HIV-gp120; exercise; adult neurogenesis; dendritic arborization; BDNF; Cdk5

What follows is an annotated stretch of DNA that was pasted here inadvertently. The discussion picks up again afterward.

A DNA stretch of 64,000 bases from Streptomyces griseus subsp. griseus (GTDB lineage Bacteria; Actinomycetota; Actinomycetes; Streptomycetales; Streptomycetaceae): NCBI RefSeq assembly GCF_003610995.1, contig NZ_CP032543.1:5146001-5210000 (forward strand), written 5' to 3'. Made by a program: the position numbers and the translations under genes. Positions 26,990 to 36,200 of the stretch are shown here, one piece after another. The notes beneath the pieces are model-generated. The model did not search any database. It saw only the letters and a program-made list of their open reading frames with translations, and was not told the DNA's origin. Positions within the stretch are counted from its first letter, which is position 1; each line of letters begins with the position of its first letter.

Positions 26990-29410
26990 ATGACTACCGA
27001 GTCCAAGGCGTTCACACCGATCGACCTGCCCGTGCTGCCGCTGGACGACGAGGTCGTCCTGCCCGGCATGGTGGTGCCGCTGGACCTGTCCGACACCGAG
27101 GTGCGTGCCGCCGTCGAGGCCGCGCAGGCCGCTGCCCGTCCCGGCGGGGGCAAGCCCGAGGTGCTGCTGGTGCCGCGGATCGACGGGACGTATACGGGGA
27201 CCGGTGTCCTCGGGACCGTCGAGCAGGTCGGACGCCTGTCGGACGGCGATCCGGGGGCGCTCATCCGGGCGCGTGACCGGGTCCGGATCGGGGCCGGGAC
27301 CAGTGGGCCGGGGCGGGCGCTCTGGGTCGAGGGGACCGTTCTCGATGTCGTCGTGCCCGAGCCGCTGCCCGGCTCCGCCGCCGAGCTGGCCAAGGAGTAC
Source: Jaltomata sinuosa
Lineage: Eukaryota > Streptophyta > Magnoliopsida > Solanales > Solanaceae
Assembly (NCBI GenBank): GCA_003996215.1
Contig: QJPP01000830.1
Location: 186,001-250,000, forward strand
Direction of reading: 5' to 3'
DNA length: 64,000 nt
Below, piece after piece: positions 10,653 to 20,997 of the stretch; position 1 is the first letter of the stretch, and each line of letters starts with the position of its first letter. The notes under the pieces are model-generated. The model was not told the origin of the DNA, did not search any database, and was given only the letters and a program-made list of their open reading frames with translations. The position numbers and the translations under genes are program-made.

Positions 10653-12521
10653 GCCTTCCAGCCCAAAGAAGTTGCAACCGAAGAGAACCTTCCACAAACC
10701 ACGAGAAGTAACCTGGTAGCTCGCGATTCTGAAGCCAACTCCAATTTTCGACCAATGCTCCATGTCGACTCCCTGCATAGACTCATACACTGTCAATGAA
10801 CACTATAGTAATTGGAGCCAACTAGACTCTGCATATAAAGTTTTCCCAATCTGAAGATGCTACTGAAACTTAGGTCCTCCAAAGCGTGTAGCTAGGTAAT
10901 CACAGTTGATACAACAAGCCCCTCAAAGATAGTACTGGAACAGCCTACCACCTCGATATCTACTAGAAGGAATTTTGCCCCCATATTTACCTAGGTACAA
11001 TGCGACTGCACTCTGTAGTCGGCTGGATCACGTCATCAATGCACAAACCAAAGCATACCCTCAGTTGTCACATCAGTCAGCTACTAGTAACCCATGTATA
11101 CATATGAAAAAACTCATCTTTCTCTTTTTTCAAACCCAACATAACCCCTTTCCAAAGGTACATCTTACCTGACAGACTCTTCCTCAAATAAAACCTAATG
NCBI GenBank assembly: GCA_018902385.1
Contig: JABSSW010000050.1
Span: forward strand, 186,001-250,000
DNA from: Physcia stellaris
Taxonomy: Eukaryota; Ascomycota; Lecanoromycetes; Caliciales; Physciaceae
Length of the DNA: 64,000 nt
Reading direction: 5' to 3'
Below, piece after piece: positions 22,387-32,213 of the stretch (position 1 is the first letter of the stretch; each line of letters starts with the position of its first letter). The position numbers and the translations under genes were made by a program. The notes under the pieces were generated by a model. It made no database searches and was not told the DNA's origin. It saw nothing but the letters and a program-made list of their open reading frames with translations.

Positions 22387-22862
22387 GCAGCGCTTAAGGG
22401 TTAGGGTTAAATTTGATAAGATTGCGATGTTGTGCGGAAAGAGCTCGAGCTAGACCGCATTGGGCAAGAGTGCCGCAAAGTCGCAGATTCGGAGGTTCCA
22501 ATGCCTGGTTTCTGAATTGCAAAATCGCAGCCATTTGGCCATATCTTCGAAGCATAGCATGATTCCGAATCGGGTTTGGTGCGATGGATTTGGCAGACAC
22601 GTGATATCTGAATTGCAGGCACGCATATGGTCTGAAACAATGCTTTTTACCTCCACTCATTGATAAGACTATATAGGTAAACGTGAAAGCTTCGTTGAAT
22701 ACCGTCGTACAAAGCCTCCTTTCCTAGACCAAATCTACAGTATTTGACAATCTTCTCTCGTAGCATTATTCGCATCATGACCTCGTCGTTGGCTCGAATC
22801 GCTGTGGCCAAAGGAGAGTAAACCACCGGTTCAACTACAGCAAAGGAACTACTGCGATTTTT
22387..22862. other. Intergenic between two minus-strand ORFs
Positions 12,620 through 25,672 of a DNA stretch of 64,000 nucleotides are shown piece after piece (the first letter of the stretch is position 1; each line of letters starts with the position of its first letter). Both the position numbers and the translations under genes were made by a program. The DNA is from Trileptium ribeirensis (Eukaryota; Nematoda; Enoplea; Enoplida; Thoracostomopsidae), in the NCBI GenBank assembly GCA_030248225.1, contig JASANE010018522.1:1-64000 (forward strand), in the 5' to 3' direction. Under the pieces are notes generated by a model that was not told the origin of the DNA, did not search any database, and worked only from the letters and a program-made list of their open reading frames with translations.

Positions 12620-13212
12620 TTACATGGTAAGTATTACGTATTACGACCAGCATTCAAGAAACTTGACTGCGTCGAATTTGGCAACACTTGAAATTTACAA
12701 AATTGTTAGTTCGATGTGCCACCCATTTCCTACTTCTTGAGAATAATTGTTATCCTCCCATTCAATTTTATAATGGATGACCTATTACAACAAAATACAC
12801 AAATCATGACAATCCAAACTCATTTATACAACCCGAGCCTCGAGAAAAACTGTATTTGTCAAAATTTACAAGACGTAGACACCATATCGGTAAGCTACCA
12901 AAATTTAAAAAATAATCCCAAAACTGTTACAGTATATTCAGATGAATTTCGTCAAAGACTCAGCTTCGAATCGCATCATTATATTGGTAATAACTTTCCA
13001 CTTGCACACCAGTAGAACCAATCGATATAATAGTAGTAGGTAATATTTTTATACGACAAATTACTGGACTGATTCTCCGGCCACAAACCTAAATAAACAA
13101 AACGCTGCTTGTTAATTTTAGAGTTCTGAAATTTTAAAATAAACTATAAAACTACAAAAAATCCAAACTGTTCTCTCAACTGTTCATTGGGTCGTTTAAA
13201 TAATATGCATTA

Protein phosphorylation is the most common post-translational modification that regulates several pivotal functions in cells. Cyclin-dependent kinase 5 (Cdk5) is a proline-directed serine/threonine kinase which is mostly active in the nervous system. It regulates several biological processes such as neuronal migration, cytoskeletal dynamics, axonal guidance and synaptic plasticity among others. In search for novel substrates of Cdk5 in the brain we performed quantitative phosphoproteomics analysis, isolating phosphoproteins from whole brain derived from E18.5 Cdk5+/+ and Cdk5−/− embryos, using an Immobilized Metal-Ion Affinity Chromatography (IMAC), which specifically binds to phosphorylated proteins. The isolated phosphoproteins were eluted and isotopically labeled for relative and absolute quantitation (iTRAQ) and mass spectrometry identification. We found 40 proteins that showed decreased phosphorylation at Cdk5−/− brains. In addition, out of these 40 hypophosphorylated proteins we characterized two proteins, :MARCKS (Myristoylated Alanine-Rich protein Kinase C substrate) and Grin1 (G protein regulated inducer of neurite outgrowth 1). MARCKS is known to be phosphorylated by Cdk5 in chick neural cells while Grin1 has not been reported to be phosphorylated by Cdk5. When these proteins were overexpressed in N2A neuroblastoma cell line along with p35, serine phosphorylation in their Cdk5 motifs was found to be increased. In contrast, treatments with roscovitine, the Cdk5 inhibitor, resulted in an opposite effect on serine phosphorylation in N2A cells and primary hippocampal neurons transfected with MARCKS. In summary, the results presented here identify Grin 1 as novel Cdk5 substrate and confirm previously identified MARCKS as a a bona fide Cdk5 substrate.